Here's a math problem: If you have 18 candy bars and you eat four on Monday, three on Tuesday and five on Wednesday, what do you have on Thursday?

"Diabetes," answers Succotash, one of many comic youth characters created for the strip Peanizles by Andover native Don Mathias.

The comic industry is changing, and artists around the world are trying to adapt to the rising presence of Internet audiences. After creating Peanizles for Skope magazine in 2001 and publishing the comic regularly to the Internet, Mathias has brought his characters and series to a new format for him — the comic book. Mathias' first books cost $5 each.

"The established way of going is that you try to get syndicated, which was hard," said Mathias, who also penned "Entering Andover" in the Andover Townsman for 13 years, until April 2011. "The cartoonists who are established are still trying to figure out how to do things."

Peanizles follows a band of school-aged friends who face challenges that people face in the real world, according to Mathias. Topics tackled by the cartoon have varied over the years, including lemonade stands bought out by "Stahbucks," and reduced allowances because of economic conditions facing "the 99 percent" highlighted in recent Occupy protests throughout America.

Soon, a character in the comic will make a bid for class president. Those events will coincide with the US presidential election later this year, according to Mathias.

"Each character is just parts of everybody," said Mathias, a 1989 Andover High graduate. "That's the beauty of comics — you can take something that everybody's relating to, and put it into [a storyline]."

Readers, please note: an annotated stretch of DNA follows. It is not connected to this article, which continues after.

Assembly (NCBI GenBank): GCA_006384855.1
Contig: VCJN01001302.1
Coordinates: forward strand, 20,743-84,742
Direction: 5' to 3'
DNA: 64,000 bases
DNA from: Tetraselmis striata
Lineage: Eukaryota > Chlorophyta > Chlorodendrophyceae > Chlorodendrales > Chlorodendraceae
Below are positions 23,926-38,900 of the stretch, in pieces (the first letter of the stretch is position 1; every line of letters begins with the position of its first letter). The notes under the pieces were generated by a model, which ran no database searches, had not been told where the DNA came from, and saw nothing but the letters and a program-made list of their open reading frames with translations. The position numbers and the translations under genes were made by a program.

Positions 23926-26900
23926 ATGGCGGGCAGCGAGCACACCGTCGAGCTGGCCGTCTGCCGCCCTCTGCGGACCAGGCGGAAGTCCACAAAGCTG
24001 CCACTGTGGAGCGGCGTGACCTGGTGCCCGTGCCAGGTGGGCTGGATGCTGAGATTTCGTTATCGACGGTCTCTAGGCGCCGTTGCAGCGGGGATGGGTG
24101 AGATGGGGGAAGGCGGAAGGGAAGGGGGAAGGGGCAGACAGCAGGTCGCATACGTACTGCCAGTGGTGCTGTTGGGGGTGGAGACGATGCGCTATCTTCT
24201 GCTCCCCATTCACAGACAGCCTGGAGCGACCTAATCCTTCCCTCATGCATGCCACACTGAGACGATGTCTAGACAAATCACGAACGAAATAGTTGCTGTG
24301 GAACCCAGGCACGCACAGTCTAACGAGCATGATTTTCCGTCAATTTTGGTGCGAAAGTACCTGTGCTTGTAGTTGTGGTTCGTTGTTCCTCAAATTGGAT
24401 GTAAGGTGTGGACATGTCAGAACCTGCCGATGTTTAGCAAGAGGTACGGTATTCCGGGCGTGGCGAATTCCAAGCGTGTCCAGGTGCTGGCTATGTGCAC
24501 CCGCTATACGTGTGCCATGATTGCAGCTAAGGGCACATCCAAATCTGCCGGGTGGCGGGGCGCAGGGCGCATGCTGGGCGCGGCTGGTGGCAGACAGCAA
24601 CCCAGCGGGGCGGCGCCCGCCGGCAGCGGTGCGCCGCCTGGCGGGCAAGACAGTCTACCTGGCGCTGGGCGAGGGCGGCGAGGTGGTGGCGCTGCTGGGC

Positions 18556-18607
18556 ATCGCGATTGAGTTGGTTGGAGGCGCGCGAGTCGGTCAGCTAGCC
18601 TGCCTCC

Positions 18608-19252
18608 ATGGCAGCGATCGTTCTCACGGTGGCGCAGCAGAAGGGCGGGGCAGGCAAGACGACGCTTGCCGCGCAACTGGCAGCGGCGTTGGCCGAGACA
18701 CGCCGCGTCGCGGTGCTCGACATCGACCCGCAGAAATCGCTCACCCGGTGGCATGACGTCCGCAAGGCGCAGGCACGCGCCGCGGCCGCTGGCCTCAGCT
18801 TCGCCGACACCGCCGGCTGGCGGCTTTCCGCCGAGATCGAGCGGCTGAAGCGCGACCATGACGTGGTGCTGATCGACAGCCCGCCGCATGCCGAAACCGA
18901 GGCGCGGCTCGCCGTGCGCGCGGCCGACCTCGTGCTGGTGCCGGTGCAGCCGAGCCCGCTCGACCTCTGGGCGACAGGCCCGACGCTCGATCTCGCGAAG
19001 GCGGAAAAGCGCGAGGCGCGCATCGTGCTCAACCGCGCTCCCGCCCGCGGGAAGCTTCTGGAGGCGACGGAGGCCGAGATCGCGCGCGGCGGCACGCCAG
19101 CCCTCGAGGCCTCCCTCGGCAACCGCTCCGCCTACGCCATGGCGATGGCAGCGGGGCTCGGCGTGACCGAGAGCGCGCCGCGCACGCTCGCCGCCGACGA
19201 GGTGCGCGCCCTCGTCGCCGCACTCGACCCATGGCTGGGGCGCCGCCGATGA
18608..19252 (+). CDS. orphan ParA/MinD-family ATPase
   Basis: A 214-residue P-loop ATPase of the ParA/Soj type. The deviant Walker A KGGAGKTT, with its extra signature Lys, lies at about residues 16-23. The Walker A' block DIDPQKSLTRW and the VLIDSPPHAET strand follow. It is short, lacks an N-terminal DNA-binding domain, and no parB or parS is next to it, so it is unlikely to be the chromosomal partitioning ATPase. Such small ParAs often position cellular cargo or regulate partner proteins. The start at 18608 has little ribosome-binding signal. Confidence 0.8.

Peanizles often honors other comics and artists. The final page of the Peanizles' first book features characters from Peanuts, Beetle Bailey, Bloom County and more.

"It's fun to socially interact with other characters, as long as you are tasteful about it," said Mathias. "You have to really be faithful to [the comic's] original stuff, and you can poke fun at it. It's interesting how many people out there do parodies."

With an "almost daily comic strip" on the web, one book now in print and two more expected later this year, Peanizles is also seen in classrooms as an instructional aids. It is used in language-learning textbooks in countries like China.

"It gives [students] a better idea of what the English language is and how it works, and how people interact," said Mathias. "It's a great educational tool, and it is entertaining too. It makes it more fun for them to work and get educated."

People can buy the book online at, or at area comic book shops.

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To read Peanizles or for more on the comic, For more on Mathias, visit

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